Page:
Elizabeth says of a Glen Cook novel that ‘Cruel Zinc Melodies has an interesting mystery, intriguing characters, and a truly original fantasy world that melds the magic and decadence of high epic fantasy with the grittier elements of ’40s detective novels. Glen Cook’s writing still has zing after twelve novels, so fans of the series should be well satisfied, and newer readers who enjoy this will have a large backlist to explore.’
I reviewed the audiobook edition of The Owl Service when it came out a decade back: ‘Listening to The Owl Service as told by Wayne Forester, who handles both the narration and voicing of each character amazingly well, one is impressed by his ability to handle both Welsh accents and the Welsh language, given the difficultly of that tongue, which make Gaelic look easy as peas to pronounce by comparison.’
A fantastic look at London is reviewed by Kestrall: ‘Don’t let the tentacles fool you — yes, China Miéville’s Kraken takes as its starting point a tentacular god of the deep reminiscent of the stories of H. P. Lovecraft, but then Miéville adds to it the baroque psychogeographies of Moore and Moorcock, the whimsy of Neil Gaiman’s Neverwhere and American Gods, the surreal imagery of a Tim Powers novel, and a dizzying barrage of geeky pop culture references, not to mention what is probably the best use of a James T. Kirk action figure ever.’
I’m going to give you a second opinion on The Owl Service as Kim reviewed the novel: ‘This is a magical book, and the finest of Alan Garner’s young adult novels. Now, a lot of people associate magic with ethereal forces, great quests and spells and all that, and indeed spells can be found in several of Garner’s other books. The Owl Service reveals a different kind of magic, the kind that arises from the interaction of people with patterns, of desires that unwittingly mesh with the larger forces around us, harsh magic that people employ without knowing it.’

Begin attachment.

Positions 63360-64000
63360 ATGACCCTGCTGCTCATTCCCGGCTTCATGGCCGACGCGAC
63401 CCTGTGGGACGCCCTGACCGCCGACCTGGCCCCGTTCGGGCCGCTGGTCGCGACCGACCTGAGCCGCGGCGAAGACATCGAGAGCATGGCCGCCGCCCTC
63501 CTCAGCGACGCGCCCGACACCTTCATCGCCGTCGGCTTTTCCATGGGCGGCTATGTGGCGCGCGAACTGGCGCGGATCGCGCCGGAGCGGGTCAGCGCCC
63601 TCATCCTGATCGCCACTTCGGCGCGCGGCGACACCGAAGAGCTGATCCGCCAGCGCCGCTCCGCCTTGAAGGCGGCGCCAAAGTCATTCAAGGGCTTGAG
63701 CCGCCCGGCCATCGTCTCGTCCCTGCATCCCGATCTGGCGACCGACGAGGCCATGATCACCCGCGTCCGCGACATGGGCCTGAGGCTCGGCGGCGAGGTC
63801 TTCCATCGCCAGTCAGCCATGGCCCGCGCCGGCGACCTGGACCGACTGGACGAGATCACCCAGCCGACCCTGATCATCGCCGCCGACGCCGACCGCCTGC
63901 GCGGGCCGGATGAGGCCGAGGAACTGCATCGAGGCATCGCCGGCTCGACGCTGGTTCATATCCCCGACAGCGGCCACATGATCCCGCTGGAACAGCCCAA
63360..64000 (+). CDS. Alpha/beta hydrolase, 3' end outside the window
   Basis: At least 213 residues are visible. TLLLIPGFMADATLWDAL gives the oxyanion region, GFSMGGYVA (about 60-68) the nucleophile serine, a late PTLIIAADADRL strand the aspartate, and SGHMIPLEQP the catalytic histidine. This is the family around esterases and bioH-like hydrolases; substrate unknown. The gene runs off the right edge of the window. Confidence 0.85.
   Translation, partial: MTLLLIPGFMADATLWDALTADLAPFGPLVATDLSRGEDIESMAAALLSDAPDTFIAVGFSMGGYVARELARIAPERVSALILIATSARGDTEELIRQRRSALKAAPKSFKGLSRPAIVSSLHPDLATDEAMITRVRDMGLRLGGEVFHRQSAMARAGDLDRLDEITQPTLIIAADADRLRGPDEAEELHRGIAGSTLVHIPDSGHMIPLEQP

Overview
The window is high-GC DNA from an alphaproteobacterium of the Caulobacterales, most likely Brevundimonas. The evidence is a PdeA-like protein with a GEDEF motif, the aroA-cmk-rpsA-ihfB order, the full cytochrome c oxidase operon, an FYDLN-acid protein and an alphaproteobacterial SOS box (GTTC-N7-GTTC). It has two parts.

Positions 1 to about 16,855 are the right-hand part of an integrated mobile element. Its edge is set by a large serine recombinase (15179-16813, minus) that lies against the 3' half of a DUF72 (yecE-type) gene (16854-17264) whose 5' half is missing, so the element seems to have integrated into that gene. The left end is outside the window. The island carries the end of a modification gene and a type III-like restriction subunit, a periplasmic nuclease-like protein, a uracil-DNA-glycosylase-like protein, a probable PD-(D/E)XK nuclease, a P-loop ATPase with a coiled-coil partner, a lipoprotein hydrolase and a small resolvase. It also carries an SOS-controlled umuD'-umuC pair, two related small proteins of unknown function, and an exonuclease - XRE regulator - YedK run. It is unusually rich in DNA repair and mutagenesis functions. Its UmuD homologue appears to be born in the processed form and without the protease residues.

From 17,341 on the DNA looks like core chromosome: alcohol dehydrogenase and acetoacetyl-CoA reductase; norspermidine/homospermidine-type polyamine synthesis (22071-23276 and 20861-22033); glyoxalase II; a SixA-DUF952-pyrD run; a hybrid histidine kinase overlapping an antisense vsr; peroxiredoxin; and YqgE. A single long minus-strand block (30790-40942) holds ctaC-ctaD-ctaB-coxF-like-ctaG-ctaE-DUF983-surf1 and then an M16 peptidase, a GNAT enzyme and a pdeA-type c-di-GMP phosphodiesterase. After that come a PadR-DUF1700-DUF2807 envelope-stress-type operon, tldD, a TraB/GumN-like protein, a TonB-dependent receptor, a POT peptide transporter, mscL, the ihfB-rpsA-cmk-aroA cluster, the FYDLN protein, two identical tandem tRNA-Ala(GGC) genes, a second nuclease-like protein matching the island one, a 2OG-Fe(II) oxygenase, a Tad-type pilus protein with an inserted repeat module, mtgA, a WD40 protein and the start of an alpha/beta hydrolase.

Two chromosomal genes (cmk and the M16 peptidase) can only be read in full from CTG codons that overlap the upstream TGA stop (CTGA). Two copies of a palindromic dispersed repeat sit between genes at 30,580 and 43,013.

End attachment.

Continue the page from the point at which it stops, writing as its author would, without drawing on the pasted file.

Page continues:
Lory tries out Farah Mendlesohn’s Rhetorics of Fantasy, an in-depth academic study of the fantasy genre, and discovers that academia and genre literature aren’t natural enemies after all: ‘Farah Mendlesohn takes fantasy seriously. Other scholars may tend to skip over the genre, or feel the need to explain or excuse their focus on popular fiction, but she takes for granted the worthiness of a body of literature which relies on the creation of ‘a sense of wonder.